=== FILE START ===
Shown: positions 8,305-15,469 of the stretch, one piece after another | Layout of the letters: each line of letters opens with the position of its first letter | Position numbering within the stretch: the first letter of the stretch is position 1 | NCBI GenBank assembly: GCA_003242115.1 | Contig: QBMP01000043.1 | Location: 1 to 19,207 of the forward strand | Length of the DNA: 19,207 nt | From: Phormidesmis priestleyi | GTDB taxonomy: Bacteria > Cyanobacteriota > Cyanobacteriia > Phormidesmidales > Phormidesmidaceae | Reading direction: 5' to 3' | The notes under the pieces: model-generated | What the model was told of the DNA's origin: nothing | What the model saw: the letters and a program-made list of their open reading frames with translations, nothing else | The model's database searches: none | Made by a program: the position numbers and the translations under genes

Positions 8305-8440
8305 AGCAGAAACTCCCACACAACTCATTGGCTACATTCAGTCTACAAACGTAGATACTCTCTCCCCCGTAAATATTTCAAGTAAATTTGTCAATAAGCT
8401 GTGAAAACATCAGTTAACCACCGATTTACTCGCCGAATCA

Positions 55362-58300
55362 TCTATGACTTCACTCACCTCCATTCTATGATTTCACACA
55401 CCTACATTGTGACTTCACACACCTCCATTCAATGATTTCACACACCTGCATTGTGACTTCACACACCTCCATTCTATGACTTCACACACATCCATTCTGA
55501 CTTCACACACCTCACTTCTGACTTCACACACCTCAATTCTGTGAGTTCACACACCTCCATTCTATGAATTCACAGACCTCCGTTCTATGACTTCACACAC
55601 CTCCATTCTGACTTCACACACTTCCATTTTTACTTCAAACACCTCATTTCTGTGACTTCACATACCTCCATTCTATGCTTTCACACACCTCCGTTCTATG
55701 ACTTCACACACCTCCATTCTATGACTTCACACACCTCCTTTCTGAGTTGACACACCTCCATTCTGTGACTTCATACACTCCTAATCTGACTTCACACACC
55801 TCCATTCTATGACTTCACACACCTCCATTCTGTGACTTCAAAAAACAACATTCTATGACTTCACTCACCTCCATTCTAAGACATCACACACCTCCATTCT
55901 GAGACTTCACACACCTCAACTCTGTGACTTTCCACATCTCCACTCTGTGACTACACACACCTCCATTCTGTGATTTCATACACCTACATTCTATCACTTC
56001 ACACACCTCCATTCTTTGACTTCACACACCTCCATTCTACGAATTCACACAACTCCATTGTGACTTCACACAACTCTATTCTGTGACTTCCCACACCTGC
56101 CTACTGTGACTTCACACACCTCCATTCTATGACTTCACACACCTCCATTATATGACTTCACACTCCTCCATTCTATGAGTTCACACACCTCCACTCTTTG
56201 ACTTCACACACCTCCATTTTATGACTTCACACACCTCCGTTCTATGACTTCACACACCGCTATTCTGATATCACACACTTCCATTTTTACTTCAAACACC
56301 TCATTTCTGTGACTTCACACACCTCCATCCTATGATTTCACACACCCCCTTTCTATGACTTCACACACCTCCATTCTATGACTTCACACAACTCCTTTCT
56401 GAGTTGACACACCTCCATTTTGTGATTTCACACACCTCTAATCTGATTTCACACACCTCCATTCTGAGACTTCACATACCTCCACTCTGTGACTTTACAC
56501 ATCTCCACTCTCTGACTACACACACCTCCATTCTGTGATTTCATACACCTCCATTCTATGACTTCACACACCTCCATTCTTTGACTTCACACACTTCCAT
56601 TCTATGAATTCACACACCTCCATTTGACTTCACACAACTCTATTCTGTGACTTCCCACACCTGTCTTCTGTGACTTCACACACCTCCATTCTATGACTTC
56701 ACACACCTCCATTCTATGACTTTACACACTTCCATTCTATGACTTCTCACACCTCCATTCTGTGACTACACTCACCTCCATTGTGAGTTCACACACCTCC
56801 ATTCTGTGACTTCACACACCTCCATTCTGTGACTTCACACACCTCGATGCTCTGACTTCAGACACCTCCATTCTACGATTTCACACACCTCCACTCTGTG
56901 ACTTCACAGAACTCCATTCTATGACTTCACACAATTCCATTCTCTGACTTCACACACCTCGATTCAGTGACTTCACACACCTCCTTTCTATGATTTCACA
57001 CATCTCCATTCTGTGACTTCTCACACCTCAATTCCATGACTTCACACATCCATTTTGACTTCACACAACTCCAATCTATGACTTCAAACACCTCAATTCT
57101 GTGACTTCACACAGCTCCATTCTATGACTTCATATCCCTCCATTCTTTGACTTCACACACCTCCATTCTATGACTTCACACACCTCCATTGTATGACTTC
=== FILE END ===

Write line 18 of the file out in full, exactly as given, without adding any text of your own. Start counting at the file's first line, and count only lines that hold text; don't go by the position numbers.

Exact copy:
56501 ATCTCCACTCTCTGACTACACACACCTCCATTCTGTGATTTCATACACCTCCATTCTATGACTTCACACACCTCCATTCTTTGACTTCACACACTTCCAT